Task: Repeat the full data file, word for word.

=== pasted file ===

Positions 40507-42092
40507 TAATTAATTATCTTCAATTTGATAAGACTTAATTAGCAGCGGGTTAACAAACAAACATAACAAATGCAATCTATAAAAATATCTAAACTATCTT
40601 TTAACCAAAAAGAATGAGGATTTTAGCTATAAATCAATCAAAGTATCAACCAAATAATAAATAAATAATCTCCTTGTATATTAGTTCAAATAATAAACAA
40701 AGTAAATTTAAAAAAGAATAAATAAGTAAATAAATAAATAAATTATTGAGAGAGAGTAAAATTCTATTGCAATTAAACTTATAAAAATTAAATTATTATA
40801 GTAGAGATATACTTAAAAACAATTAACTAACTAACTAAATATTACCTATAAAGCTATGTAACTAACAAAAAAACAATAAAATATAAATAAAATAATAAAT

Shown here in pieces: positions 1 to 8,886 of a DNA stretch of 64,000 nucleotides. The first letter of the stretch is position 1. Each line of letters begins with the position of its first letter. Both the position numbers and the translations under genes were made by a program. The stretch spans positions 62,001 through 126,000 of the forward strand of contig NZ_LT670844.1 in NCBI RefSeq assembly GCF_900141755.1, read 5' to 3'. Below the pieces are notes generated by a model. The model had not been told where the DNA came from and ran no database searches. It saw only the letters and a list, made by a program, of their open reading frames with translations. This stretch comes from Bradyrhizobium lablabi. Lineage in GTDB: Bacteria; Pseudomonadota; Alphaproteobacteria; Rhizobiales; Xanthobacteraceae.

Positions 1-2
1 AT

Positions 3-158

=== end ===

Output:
Positions 40507-42092
40507 TAATTAATTATCTTCAATTTGATAAGACTTAATTAGCAGCGGGTTAACAAACAAACATAACAAATGCAATCTATAAAAATATCTAAACTATCTT
40601 TTAACCAAAAAGAATGAGGATTTTAGCTATAAATCAATCAAAGTATCAACCAAATAATAAATAAATAATCTCCTTGTATATTAGTTCAAATAATAAACAA
40701 AGTAAATTTAAAAAAGAATAAATAAGTAAATAAATAAATAAATTATTGAGAGAGAGTAAAATTCTATTGCAATTAAACTTATAAAAATTAAATTATTATA
40801 GTAGAGATATACTTAAAAACAATTAACTAACTAACTAAATATTACCTATAAAGCTATGTAACTAACAAAAAAACAATAAAATATAAATAAAATAATAAAT

Shown here in pieces: positions 1 to 8,886 of a DNA stretch of 64,000 nucleotides. The first letter of the stretch is position 1. Each line of letters begins with the position of its first letter. Both the position numbers and the translations under genes were made by a program. The stretch spans positions 62,001 through 126,000 of the forward strand of contig NZ_LT670844.1 in NCBI RefSeq assembly GCF_900141755.1, read 5' to 3'. Below the pieces are notes generated by a model. The model had not been told where the DNA came from and ran no database searches. It saw only the letters and a list, made by a program, of their open reading frames with translations. This stretch comes from Bradyrhizobium lablabi. Lineage in GTDB: Bacteria; Pseudomonadota; Alphaproteobacteria; Rhizobiales; Xanthobacteraceae.

Positions 1-2
1 AT

Positions 3-158